USS SLC...USN...Donald V. Stenger, GM3c
July 17th, 2009
I boarded the Salt Lake City in October of 1943 along with 1,000 other sailors bound for Pearl Harbor and reassignment. Along the way a few hundred of us were selected from that group to remain aboard and serve as members of the ship's crew, as was your father [Hoyt W. Thompson, S1c].
I will always believe that I was destined to serve on the SLC because of a series of events. I first tried to enlist when I was seventeen but I was turned down. Later I heard that if you volunteered for the draft you would have a better chance of being inducted into the service of your choice. So I went to the draft board in my hometown, Tuscola, IL. and volunteered for the draft. So my entry into the Navy was delayed for eight or nine months. (Waiting on the SLC?)
When I was finally drafted and declared 1-A, I went through the physicals in Chicago. The entire group of draftees for the day were ordered to go single file down a narrow hallway. As we walked along, a lone sailor stood to the side and directed some of us straight ahead and others to a room adjoining the hallway. It wasn't until later that we found out that the ones sent ahead were going to the Army and the ones going into the side room were going to the Navy. So I was lucky to arbitrarily be pushed to the Navy side and ultimately the SLC. After three weeks of boot camp, I came down with spinal meningitis and I was in the hospital for nearly six weeks. I had to do boot camp all over again. Again, I was delayed. (Waiting on the SLC?) Lucky me on a lucky ship.
Ultimately I was sent to a base in Pleasanton, CA. and called out to board the SLC for transfer to Pearl Harbor. I was selected as one of the men to remain aboard. I didn't know then how lucky I was.
My first major action was Tarawa. We bombarded the island before the Marines invaded. All during the bombardment the Japanese artillery straddled us with their shells. You could see the shells splashing in the water…. First on one side of the ship, then the other. That is what artillery crews' strive for, but none ever hit us. That evening some Japanese torpedo bombers attacked our task force. My watch position was at the highest point on the ship. The crow's nest just below the radar antenna. I was higher from the water than the planes were and I had a bird's eye view of the 40mm anti-aircraft shells going directly into the pilot's position. It was an incredible sight for this young farm boy.
From there we spent many days at sea. We covered troops at Iwo Jima and Okinawa. For six weeks we bombarded Iwo Jima every third day prior to the invasion. We anchored at Saipan. Everyday at noon the Japanese air force would do a quick fly over, bomb, and strafe the airfield there. One day, while we were out shooting at Iwo Jima, they combed the ships in the harbor. Lucky Salt Lake City.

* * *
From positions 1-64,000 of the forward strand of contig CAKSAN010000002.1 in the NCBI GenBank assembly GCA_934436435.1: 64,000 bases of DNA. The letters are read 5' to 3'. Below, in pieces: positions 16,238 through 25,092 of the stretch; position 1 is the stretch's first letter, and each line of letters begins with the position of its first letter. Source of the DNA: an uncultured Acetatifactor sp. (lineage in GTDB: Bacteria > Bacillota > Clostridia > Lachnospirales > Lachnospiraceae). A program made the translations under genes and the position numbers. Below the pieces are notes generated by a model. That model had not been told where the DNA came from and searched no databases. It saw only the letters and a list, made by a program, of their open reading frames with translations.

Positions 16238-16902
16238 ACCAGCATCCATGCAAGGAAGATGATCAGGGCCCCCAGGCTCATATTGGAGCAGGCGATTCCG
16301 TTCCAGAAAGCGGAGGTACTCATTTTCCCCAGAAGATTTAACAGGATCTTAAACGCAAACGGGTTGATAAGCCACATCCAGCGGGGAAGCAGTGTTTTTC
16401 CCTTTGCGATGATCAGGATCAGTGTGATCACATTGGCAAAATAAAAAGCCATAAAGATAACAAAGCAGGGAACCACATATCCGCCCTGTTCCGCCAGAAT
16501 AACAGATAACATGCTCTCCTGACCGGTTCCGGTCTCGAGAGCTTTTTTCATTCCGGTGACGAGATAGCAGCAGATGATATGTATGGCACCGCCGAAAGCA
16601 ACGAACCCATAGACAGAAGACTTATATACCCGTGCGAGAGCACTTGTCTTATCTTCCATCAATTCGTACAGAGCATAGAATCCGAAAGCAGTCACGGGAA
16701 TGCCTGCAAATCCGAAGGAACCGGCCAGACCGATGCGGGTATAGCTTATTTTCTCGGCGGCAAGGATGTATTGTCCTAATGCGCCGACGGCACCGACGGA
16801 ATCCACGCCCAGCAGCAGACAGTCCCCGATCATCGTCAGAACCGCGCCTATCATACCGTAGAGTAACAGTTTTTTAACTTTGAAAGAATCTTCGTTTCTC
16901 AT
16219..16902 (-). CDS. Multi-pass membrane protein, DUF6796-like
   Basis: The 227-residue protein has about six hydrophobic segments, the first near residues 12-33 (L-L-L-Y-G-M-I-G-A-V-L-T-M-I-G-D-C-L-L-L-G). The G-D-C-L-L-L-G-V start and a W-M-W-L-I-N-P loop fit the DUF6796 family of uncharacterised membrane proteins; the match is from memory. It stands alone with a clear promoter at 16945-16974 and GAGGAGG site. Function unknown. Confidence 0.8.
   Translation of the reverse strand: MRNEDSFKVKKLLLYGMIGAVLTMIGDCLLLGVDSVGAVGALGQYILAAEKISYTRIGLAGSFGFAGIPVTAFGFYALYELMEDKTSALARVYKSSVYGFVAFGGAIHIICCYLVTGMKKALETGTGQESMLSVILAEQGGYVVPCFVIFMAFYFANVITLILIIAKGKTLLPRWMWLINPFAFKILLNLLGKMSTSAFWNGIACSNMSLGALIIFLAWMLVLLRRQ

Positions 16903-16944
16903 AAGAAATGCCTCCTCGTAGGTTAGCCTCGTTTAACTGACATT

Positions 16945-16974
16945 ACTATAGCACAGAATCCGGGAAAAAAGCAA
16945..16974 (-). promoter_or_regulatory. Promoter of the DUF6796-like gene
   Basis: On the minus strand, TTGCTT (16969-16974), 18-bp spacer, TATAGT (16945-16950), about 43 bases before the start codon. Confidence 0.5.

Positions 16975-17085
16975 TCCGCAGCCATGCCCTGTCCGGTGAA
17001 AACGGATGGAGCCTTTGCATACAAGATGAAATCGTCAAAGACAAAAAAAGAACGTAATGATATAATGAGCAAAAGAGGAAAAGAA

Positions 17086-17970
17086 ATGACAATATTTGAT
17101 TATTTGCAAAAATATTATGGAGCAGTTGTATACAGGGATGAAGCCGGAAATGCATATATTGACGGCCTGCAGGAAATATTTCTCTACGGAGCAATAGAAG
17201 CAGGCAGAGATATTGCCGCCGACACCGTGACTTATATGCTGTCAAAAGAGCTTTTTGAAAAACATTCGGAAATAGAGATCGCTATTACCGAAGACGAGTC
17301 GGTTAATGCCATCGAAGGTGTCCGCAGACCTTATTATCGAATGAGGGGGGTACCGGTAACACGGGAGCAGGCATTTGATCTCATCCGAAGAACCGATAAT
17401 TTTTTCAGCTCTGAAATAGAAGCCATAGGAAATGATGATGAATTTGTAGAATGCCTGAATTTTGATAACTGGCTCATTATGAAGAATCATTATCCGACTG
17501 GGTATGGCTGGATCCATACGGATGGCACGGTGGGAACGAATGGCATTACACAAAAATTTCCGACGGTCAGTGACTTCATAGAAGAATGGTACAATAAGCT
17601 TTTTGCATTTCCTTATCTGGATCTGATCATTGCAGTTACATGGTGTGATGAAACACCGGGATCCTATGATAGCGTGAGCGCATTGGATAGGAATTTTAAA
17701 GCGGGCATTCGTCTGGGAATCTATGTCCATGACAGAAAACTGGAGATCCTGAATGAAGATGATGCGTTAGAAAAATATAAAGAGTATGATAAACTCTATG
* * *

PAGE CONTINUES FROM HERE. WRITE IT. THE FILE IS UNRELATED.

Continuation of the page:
We were in the huge armada that took all of the troops and equipment to Okinawa. One morning while in General Quarters, either us or a huge aircraft carrier failed to make the proper turn for zig zag. The carrier came from our port side and was going to cross directly in front of us. She was blasting out on her horn. Our engineers did an emergency full speed astern from our forward speed. The ship shuddered as if it was in an earthquake. We missed hitting the carrier by only a few yards. We could have died a fiery death. Again…. Lucky Salt Lake City.
During the Okinawa occupation, the Navy would set up a screen of ships between the island and Japan to intercept any Japanese ships from reaching the island. The Kamikaze suicide missions would hit this screen every night. The next morning we would see ships come in badly damaged. We were assigned to bombard the island so we only had to do the screening one night. On that night, the Japanese did not attack the screen, but attacked the ships in the harbor. The anti-aircraft fire looked like the grand finale of all grand finales from our position in the screen. Once again, lucky Salt Lake City.
We were able to avoid two major typhoons while I was aboard. We did not encounter any surface-to-surface confrontations. That must be the most fearsome of all combats. Veterans on the ship did however and came through without major damage except for the Komandorski event.
One time we made a run from Adak towards Japan. We were spotted and turned back. No one sees to know what the mission was. If we were on our way to bombard Japan, it certainly would have been suicidal. It surely was intended to see how close we could get to Japan without them seeing us.
I was originally assigned to Division "F". That division was responsible for "aiming" the eight inch and five inch guns during battle. In addition, we cared for all of the ammunition magazines and the small arms on the ship. After I made GM3c I was a gun captain on one of the five inch guns on the starboard side. I was in the 6th Division.
The picture at the top of my page was taken about a month before I boarded the SLC. I was eighteen years old.
Thank you for caring for the Salt Lake City and her crew. Someday I am sure you will be rewarded for all your efforts.
After the war, I graduated from the University of Illinois with a Mechanical Engineering Degree. I married a fine nurse, Dorothy and we had two boys and a girl. Dorothy passed away with breast cancer at the age of 49.
I am 84 years old and retired from my engineering career at the RR Donnelley Eison printing and bookbinding company. I now keep busy working part time as a sales clerk in the house wares and luggage department at a Macy's store near here. Carmel is a suburb of Indianapolis.
SLC Deck Log Oct. 1943